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Neoclassical vs. Endogenous Growth Analysis: An Overview

  • Bennett T. McCallum

This paper begins with an exposition of neoclassical growth theory, including several analytical results such as the distinction between golden-rule and optimal steady states. Next it emphasizes that the neoclassical approach fails to provide any explanation of steady-state growth in per capita values of output and consumption, and also cannot plausibly explain actual growth differences by reference to transitional episodes. Three types of endogenous growth models, which attempt to provide explanations of ongoing per-capita growth, are presented and discussed. The likelihood of strictly justifying steady-state growth with these models is very small, since it would require highly special parameter values, but the models' predictions may be reasonably accurate nevertheless.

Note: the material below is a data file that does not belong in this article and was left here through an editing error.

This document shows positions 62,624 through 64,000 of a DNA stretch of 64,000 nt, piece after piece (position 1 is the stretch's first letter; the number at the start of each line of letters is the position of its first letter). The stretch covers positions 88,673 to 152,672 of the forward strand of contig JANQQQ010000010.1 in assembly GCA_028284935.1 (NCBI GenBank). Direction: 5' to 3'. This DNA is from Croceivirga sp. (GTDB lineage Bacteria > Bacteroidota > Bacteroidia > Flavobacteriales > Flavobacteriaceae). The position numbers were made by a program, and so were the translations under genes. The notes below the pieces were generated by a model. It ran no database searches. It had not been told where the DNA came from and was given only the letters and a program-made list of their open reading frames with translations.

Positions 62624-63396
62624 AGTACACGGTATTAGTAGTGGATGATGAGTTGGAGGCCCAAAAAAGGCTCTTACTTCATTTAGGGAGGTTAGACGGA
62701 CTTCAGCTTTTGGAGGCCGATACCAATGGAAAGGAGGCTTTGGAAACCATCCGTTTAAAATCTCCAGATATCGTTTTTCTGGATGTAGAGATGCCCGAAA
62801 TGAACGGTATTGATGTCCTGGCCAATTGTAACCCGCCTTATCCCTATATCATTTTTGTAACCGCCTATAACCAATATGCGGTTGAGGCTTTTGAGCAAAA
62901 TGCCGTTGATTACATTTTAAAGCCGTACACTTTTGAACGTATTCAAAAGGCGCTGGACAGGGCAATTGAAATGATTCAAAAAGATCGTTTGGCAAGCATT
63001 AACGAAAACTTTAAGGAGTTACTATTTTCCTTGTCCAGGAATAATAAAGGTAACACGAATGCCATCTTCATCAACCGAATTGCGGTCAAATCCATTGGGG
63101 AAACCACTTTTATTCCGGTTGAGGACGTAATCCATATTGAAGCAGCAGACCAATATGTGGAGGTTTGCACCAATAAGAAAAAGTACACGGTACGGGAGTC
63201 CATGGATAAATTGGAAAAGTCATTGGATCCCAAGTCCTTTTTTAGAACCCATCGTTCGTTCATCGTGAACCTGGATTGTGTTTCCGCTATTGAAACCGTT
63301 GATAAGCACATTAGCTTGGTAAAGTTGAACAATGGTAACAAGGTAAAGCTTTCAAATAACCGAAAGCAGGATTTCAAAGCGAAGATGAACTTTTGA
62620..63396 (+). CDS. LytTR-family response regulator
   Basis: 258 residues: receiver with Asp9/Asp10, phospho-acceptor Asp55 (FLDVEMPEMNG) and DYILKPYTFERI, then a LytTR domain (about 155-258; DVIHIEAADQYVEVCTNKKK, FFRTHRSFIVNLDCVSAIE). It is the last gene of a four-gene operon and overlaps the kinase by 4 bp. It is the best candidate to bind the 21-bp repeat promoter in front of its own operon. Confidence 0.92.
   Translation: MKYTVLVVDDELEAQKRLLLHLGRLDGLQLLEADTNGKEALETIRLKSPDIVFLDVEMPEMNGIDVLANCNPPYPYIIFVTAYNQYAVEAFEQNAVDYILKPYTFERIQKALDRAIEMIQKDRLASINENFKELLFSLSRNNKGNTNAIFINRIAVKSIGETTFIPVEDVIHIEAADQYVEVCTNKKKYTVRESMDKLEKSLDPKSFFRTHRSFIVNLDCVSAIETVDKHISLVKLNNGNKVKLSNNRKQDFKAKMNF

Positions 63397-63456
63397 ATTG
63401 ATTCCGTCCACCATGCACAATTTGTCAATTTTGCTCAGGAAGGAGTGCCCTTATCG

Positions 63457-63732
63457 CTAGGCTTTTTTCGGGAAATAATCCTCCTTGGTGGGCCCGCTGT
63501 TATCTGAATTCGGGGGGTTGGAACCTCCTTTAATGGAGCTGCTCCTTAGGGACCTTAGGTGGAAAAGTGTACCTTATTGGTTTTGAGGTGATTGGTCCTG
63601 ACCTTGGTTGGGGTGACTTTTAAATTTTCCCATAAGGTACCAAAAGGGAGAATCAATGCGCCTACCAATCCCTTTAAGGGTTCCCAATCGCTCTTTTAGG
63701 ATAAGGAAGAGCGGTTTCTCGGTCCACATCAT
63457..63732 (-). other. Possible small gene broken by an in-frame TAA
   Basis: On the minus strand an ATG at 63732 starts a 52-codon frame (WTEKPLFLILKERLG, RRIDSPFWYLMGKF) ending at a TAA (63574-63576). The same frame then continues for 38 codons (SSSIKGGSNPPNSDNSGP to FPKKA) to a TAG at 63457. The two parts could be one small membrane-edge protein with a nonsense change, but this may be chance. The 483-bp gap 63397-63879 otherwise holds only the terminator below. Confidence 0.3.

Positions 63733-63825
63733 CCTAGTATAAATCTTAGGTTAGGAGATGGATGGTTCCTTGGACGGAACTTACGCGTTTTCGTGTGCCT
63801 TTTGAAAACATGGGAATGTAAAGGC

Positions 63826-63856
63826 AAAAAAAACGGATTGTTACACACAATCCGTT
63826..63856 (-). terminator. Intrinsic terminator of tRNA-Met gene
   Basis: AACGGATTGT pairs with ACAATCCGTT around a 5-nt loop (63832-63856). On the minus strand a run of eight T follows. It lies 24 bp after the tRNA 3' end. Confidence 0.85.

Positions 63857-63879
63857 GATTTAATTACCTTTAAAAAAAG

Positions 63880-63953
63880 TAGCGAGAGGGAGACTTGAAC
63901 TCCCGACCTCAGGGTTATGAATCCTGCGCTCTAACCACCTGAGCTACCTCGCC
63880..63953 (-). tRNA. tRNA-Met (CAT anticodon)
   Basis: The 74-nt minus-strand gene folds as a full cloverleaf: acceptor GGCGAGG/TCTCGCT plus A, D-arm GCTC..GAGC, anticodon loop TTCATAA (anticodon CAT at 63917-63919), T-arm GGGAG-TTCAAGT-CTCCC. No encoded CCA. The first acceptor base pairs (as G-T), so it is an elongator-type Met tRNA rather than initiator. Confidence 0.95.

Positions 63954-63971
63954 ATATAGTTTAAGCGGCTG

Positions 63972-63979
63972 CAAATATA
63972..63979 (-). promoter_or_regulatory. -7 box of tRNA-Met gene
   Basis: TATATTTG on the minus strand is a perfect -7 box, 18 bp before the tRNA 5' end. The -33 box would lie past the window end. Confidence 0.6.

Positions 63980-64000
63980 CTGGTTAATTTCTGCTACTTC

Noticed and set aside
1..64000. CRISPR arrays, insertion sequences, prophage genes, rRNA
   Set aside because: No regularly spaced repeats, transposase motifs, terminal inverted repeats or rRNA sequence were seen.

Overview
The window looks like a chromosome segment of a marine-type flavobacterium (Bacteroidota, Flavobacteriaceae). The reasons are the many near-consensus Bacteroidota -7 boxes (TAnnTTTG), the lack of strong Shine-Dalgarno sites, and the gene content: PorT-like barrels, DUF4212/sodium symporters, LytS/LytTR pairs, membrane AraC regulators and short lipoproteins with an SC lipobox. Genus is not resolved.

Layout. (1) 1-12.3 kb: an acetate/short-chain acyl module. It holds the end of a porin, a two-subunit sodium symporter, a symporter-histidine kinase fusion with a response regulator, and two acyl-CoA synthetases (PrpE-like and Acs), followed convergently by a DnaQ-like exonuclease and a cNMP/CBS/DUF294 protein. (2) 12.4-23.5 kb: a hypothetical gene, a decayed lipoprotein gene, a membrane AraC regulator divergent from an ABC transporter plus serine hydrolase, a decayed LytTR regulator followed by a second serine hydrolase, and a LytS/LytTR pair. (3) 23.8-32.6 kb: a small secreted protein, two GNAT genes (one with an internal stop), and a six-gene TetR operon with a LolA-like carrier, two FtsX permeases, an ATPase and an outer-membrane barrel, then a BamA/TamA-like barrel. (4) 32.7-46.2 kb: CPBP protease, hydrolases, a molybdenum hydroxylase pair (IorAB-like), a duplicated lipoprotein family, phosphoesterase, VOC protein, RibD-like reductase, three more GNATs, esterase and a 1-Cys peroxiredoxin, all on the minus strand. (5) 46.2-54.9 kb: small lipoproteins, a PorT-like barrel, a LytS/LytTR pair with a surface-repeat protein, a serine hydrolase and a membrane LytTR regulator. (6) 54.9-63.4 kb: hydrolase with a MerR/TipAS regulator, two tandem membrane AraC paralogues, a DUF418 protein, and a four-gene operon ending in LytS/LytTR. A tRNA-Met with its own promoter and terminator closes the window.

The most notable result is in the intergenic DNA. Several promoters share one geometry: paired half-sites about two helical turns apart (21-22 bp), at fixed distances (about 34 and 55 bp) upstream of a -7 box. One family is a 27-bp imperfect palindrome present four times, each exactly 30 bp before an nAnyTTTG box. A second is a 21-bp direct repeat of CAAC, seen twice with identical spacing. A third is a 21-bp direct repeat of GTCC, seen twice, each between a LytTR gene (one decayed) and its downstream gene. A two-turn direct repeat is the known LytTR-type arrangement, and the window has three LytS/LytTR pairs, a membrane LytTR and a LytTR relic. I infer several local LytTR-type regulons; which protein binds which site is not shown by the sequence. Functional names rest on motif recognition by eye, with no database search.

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File URL: http://www.nber.org/papers/w5844.pdf
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Paper provided by National Bureau of Economic Research, Inc in its series NBER Working Papers with number 5844.

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Date of creation: Nov 1996
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Publication status: published as Bennett T. McCallum, 1996. "Neoclassical vs. endogenous growth analysis: an overview," Economic Quarterly, Federal Reserve Bank of Richmond, issue Fall, pages 41-71.
Handle: RePEc:nbr:nberwo:5844
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